26 June 2014

Opaque Idioms

While watching the World Cup, I am always struck by how many opaque idioms the commentators use:

they're under the cosh (they're under pressure)
that's right on the money (the ball is just where he wanted it)
it's kitchen sink time now (the team is throwing everything forward)
he's got his foot to the floor (he's going as fast as he can)

and so on. I pity foreign language learners who are trying to make any sense of this kind of commentary.

Of course, opaque idioms are all around us, and we rarely stop to think about them. My wife recently heard that someone who had been in hospital for a while had 'turned the corner', and she thought that must be bad, as you don't know what's around the corner. But, in fact, 'turn the corner' is used to indicate that things have started to improve, and the person in hospital was now getting better.

Another idiom with an unexpected connotation is 'over the hill'. Logically, climbing a hill is hard work, and once you get to the top and can start going downhill, that should be good news. But in fact we use 'over the hill' to refer to someone who is past it and is no longer able to contribute much.

And one more: I always think that 'purple patch' ought to be something bad, as I associate purple with bruises and things like that. But, in fact, a purple patch is a period of notable success, especially for a writer or a musician. Apparently, it derives from Roman times, when purple was an exquisite colour that only the rich could afford to wear.

Of course, Malay is just the same. I came across ringan tulang (lit. 'light bone'), and I thought that must be bad. In fact it means 'hardworking'.

And in today's Media Permata I saw this: perkara pokok (lit 'tree matter'). Now, what could that mean? There seemed to be nothing about trees in the article! In fact, perkara pokok means 'the crux of the matter'.

Well, perhaps this last one is because pokok ('tree') has a secondary meaning, for it can also mean 'basic', as in gaji pokok ('basic salary'). Nevertheless, it reminds us how opaque idioms can be.

24 June 2014

Singular 'their'

I just wrote a reference for one of my students to study at York University, and the message that came back was:

Thank you for taking the time to upload a reference for Ms Xxx Xxx in connection with their application for the MSc in Forensic Speech Science.

(where I have blanked out the name to maintain anonymity).

It is interesting to see that the University uses 'their', even though the gender of the applicant is known to be female (note the use of 'Ms').

I find it encouraging that 'they' and 'their' are becoming increasingly acceptable for singular referents. It makes things so much easier than having to write 'his or her' or something clumsy like that.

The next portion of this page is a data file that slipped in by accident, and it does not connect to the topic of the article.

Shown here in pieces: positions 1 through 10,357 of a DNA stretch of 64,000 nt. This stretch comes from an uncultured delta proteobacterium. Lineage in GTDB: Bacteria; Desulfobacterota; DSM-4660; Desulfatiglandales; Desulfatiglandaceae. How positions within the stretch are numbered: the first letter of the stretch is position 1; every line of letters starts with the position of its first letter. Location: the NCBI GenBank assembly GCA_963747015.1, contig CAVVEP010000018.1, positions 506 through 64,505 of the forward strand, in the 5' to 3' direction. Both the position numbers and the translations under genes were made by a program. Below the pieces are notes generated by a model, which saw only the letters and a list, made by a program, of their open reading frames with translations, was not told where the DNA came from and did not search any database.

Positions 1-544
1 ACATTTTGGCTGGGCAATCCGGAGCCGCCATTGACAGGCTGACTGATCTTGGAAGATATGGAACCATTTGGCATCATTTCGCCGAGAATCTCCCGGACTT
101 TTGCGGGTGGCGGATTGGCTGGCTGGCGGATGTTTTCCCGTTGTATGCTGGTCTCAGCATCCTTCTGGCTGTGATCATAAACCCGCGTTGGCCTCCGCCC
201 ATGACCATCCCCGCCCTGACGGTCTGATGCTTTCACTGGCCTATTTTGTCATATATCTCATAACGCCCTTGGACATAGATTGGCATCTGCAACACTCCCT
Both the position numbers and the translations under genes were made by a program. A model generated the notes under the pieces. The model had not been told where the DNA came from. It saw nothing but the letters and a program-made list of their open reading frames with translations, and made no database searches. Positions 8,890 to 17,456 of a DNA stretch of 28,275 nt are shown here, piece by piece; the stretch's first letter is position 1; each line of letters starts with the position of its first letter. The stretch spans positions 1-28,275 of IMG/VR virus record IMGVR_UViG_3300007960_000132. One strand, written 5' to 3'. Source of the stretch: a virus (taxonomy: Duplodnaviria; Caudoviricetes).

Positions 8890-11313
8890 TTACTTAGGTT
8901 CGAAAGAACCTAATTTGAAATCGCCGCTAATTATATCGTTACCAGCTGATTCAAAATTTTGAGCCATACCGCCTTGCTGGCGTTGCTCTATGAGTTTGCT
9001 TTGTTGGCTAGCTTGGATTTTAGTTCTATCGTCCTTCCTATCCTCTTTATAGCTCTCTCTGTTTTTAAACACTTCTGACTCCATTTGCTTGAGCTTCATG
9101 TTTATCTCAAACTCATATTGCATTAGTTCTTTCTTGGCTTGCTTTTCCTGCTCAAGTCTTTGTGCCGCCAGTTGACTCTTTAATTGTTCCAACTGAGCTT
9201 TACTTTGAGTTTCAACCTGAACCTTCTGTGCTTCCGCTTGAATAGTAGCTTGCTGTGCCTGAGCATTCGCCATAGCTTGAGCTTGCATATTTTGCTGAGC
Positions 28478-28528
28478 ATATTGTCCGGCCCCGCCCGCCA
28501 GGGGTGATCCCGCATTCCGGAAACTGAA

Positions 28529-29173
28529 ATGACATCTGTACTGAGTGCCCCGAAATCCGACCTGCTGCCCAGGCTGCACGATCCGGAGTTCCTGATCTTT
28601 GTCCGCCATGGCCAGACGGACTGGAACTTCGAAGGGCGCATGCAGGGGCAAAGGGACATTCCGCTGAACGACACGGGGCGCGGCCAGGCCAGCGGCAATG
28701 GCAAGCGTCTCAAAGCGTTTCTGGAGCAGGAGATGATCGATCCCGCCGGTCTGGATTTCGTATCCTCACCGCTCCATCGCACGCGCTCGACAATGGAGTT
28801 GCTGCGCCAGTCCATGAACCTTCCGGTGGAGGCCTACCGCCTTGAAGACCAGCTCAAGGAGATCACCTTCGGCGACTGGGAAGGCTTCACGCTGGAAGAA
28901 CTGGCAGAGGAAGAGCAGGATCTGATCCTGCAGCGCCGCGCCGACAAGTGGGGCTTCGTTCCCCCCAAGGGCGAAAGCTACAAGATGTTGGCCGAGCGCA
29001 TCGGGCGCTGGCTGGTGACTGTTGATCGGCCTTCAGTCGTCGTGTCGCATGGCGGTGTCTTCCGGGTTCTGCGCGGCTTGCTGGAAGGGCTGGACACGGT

17 June 2014


One of the biggest problems for learners of a foreign language is when their first language has a superordinate word and the foreign language has two (or more) hyponyms. For example, even after speaking Chinese for 40 years, I still get caught out by the distinction between 穿 chuān and 戴 dài, both of which are 'wear' in English. In Chinese, you use 穿 for clothes and 戴 for peripheral things like hats or seat-belts; but in English we say 'wear a shirt', 'wear socks', 'wear a hat' and 'wear a seatbelt'.

In speaking Malay, the same problems might occur for padi, beras and nasi, all of which are 'rice' in English. However, I find it easier to to keep those apart, as they are nouns, and it is easier to remember that padi is growing in the fields, beras is for sale in a shop, and nasi is already cooked.

What about the other way round? Chinese speakers of English often confuse 'he' and 'she' in English, because although they are differentiated in writing as 他 and 她, both are pronounced the same: .

For Malay learners of English, I would expect that the distinction between 'pain' and 'sickness' would be problematic, as both are sakit in Malay.

14 June 2014


I was just watching Chile against Australia in the World Cup, and the commentator (who seemed to be from Britain) constantly referred to the Chilean team as /tʃɪˈleɪən/. I have never heard that before, and for me it would be /ˈtʃɪlɪən/.

I then checked the Longman Pronunciation Dictionary (3rd edn), and indeed /ˈtʃɪlɪən/ is the only possibility listed for British pronunciation. However, for American pronunciation, /tʃɪˈliːən/ is given as the most common, followed by /tʃɪˈleɪən/, so the commentator was using the second pronunciation found in the USA.

I wonder if a sound change is taking place in how we are expected to say the word. When I was young, Caribbean was pronounced /ˌkærɪˈbiːən/ (with the main stress on the third syllable). But nowadays, it seems to be /kəˈrɪbɪən/ (with the stress on the second syllable). Perhaps the pronunciation of Chilean is also undergoing change.

08 June 2014


This picture (sent to me by Ishamina Athirah) is presumably advertising for a tailor, i.e. someone who cuts and sews.

The trouble is that 'sewer' has two different meanings in English: when pronounced /su:ə/, it is a drain; and when pronounced /səʊə/, it is someone who sews. However, the first meaning is much more common than the second, and in reality we never use the second meaning. Instead, we say 'tailor' or 'seamstress' or something like that.

My guess is that this use of 'sewer' is a direct translation of penjahit ('someone who sews'). In Malay pemotong dan penjahit ('someone who cuts and someone who sews') would make perfect sense.